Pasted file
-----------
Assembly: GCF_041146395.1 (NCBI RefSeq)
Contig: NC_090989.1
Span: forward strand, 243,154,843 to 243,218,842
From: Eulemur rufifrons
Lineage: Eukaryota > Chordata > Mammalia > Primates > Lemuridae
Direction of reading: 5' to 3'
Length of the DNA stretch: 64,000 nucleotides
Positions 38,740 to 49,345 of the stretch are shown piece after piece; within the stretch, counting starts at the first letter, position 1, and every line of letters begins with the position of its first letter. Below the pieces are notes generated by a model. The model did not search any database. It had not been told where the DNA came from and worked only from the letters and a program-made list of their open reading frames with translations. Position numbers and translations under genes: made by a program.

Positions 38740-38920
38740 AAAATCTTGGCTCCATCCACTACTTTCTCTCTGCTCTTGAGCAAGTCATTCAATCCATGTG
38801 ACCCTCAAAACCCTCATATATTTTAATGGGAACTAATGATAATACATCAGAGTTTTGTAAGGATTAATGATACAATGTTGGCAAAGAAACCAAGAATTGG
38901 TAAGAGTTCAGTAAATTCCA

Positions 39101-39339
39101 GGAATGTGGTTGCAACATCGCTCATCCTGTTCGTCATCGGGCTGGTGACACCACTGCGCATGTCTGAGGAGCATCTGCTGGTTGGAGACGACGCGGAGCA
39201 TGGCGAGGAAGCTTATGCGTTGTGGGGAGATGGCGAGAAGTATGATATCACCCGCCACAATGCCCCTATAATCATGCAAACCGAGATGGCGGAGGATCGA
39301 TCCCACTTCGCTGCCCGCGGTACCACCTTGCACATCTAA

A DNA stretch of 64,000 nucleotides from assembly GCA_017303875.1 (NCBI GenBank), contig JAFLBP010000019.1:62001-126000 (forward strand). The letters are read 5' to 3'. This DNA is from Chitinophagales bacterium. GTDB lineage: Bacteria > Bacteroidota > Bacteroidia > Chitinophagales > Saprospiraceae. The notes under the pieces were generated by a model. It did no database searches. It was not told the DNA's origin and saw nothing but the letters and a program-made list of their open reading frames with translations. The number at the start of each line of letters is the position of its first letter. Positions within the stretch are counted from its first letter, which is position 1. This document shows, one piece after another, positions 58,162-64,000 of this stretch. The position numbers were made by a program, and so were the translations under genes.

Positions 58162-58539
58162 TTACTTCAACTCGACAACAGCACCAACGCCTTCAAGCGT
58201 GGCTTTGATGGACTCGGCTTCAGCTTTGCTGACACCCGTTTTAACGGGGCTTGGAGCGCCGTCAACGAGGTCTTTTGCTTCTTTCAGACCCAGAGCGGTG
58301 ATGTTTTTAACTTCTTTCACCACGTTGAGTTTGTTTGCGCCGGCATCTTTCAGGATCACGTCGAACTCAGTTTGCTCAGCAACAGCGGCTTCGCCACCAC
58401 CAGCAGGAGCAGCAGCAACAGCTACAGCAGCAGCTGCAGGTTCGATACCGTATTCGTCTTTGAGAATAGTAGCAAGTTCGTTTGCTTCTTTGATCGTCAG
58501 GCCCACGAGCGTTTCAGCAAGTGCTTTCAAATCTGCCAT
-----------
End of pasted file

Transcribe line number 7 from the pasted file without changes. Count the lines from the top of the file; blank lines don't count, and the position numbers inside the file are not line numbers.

Length of the DNA stretch: 64,000 nucleotides